For much of the twentieth century project management stressed procedural, managerial and operational functions that focus on coordinating and controlling internal and external resources. As a consequence, project managers and teams are typically focused on operational performance by meeting time, budget and technical goals. These activities are essential but in recent years, issues like the rapid rate of technological change and globalization have made today’s business environment more dynamic than ever. At the same time, cross-functional project based work has proliferated. As a result, researchers and practitioners alike have increasingly stressed that the nature of project management must change as well. While efficiency and operational issues remain important, many argue that organizations can be more successful when they encourage and empower their project managers to function as, "Strategic leaders who take total responsibility for project business results” (Current Issues in Technology Management – summer 2004). Project managers should improve their strategic eyesight by analyzing their group or organization’s internal and external strengths and limitations. Following five key areas can be considered while conducting internal analysis: 1. Operational factors (i.e., the efficiency, speed, and cost-effectiveness) 2. Product or technical factors (i.e., the product line quality or innovative capacity of organization) 3. Customer factors (i.e., the relationships and solution capacity available within the organization to meet customer needs) 4. Financial factors (i.e., the level of financial stability in the organization) 5. People factors (i.e., the quality of your workforce’s intellectual capital and job-related skills) Strategic vision can be directed to the following areas to analyze external factors: 1. Industry changes (i.e., challenges to growth and the basic business model) 2. Customer expectations and demographics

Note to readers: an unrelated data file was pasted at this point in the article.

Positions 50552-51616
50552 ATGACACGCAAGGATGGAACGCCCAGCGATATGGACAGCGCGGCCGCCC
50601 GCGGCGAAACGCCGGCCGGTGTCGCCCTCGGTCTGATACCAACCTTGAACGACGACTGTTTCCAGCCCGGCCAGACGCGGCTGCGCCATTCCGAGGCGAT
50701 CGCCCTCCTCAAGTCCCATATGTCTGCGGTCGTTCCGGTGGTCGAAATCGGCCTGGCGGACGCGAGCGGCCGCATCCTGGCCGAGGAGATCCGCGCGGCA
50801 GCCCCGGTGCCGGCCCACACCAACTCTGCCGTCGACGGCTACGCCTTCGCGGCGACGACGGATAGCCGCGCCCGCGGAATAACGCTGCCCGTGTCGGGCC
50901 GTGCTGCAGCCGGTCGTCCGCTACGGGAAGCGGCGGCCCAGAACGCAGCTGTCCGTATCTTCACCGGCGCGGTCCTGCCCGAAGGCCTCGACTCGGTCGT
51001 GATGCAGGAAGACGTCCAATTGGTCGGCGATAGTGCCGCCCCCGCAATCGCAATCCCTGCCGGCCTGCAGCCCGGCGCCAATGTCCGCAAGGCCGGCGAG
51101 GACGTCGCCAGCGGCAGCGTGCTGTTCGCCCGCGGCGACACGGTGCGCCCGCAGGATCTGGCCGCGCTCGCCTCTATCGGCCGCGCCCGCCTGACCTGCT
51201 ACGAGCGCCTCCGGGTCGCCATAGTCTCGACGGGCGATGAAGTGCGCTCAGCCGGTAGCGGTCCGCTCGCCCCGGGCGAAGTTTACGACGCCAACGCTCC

3. Government regulations
4. Human capital (i.e., the available talent pool)
(Warren Blank: The 108 Skills of Natural Born Leaders, 2001)
Project managers’ priorities are evaluated through their actions and...